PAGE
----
Our DXpedition P29RO ends in a few hours. On local Wednesday morning, November 9th, we will start dismantling the antennas. QRT is expected at around 0400z. We are happy to have reached the 90,000 QSO mark from 160m to 6m on all main modes with some stations still calling for the first QSO towards the end. 160m has been extremely difficult due to the local QRM situation. Nevertheless, we are happy to have roughly 550 QSOs on Top Band in the log.
This expedition involved a lot of logistics and didn’t come cheap. The climate took a heavy toll and sleep was also neglected. At the end of the day, we are very happy with the result. We appreciate the many positive comments that reached us. Our flights to Germany will leave on Thursday and we should arrive home after some 30 hours on Friday.
Please wait for the final online log. Our QSL manager will do his best to correct errors beforehand. We hope to receive our nice color QSL in four weeks to start sending out QSLs and the LoTW upload for donors before Christmas. On behalf of the entire team, I would like to thank everyone who supported us with a donation. [DL7VEE]
After a week and almost halfway through our stay, it’s time to sum up.
The choice and decision for this location was a very good one. Just off the coast of Port Moresby, the capital of Papua New Guinea, the island of Loloata is situated. It can be reached in a few minutes by ferry from the mainland. The luxurious Loloata Private Resort is a modern holiday complex for day-trippers and tourists. Electricity is available 24 hours a day and good internet is provided. The warm and humid climate is a challenge for central Europeans. Working in this heat takes a lot of energy!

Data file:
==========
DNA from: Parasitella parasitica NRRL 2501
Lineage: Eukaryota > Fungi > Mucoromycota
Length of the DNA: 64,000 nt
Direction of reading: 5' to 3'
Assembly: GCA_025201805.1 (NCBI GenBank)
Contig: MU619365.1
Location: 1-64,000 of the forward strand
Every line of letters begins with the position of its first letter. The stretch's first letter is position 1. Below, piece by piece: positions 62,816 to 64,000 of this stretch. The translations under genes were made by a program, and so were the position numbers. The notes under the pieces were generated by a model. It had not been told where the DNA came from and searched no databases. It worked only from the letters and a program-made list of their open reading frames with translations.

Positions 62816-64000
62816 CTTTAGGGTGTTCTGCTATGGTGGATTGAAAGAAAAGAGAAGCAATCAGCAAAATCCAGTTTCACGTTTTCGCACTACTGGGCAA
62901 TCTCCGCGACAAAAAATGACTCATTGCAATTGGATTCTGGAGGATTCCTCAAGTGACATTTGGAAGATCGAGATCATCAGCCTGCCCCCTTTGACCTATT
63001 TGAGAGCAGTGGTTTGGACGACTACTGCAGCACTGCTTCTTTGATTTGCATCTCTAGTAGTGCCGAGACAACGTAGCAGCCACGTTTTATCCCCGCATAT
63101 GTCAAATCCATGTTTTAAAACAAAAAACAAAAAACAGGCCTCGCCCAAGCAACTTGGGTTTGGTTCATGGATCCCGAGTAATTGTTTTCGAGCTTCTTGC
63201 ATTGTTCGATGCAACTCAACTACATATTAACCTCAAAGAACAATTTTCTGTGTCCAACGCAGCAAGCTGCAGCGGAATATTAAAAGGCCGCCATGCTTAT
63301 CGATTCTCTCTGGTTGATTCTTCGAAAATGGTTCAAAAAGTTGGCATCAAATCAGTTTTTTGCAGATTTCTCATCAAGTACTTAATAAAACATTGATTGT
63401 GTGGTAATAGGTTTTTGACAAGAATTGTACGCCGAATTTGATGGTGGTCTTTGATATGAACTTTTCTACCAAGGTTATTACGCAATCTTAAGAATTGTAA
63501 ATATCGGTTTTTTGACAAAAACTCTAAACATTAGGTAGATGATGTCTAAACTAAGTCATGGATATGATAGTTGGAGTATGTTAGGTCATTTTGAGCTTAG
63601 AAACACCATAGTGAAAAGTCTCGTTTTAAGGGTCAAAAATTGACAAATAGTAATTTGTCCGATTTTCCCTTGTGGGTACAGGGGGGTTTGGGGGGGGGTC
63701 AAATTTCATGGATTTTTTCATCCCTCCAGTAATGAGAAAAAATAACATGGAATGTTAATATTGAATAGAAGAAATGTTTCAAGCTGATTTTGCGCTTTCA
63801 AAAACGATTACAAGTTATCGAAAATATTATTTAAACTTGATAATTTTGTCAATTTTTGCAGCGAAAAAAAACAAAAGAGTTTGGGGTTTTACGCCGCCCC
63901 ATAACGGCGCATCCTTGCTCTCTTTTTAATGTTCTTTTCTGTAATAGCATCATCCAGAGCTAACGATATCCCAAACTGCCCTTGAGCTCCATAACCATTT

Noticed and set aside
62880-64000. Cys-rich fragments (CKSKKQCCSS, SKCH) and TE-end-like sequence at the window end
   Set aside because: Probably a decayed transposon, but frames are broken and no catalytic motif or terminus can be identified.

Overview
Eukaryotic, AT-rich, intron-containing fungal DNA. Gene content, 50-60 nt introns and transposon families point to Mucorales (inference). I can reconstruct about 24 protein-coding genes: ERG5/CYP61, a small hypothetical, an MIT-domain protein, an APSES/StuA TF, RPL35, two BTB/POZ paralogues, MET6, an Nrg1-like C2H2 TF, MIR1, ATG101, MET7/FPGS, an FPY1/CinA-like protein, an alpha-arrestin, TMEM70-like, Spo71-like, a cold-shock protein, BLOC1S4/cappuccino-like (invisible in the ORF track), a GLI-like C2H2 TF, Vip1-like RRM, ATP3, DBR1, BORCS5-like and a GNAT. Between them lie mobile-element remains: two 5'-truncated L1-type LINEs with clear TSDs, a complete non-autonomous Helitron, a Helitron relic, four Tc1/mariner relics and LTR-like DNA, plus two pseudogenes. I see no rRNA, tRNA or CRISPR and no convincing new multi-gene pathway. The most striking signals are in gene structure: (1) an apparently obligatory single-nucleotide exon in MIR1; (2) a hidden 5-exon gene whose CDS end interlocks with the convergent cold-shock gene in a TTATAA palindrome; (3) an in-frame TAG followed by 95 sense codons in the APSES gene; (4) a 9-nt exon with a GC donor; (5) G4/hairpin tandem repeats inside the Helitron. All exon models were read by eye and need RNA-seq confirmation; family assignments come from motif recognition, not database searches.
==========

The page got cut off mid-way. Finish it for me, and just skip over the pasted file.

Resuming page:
We were able to install our antennas on the hiking trail on the mountain ridge. With water around the island and a free takeoff into almost all directions with no disturbances from the hotel complexes down on the shore, this is one of the best possible QTHs for worldwide radio operation. However, this comes with a downside: we needed roughly 60 m of coaxial cable for each antenna. On the high bands, we only use a robust two-element wire beam from LZ Antennas. A pentaplexer from LBS allows us to operate simultaneously three bands from 20 to 10 m, each with 500 watts HF. Loops are used for 30 and 6 m. For the other bands 160, 80, 60 and 40 m, we use verticals with an elevated radial.
We are very happy with the propagation and the good RX situation from 40 m upwards. After 7 days we already have over 55,000 QSOs in the log. The pile-ups are still tremendous. We have strived for equal operations on all modes and bands. The FT8 stations are also manned. All operators work in rolling shifts. 4.5 hours at the station and 9 hours free for eating, sleeping, checking emails and making repairs.
We have major hearing problems on 160, 80 and 60 m. On these bands, the noise level is always at S9 plus! Possibly an atmospheric problem near the equator at sunspot maximum and not man-made noise. That means stations calling us have to be louder than the noise floor. 80m CW is very hard to read. Under these circumstances, all OPs agreed that CW operation makes no sense on 160m.
A note on FT8 Fox & Hound. We use WSJT-X, not MHSV. This means, the confirmation must be on our transmission frequency. Additionally, those who call us below 1,000 Hz can’t be worked. There are still a lot of stations from all parts of the world who cannot work correct F&H. So fare in last days we may use normal FT8 mode.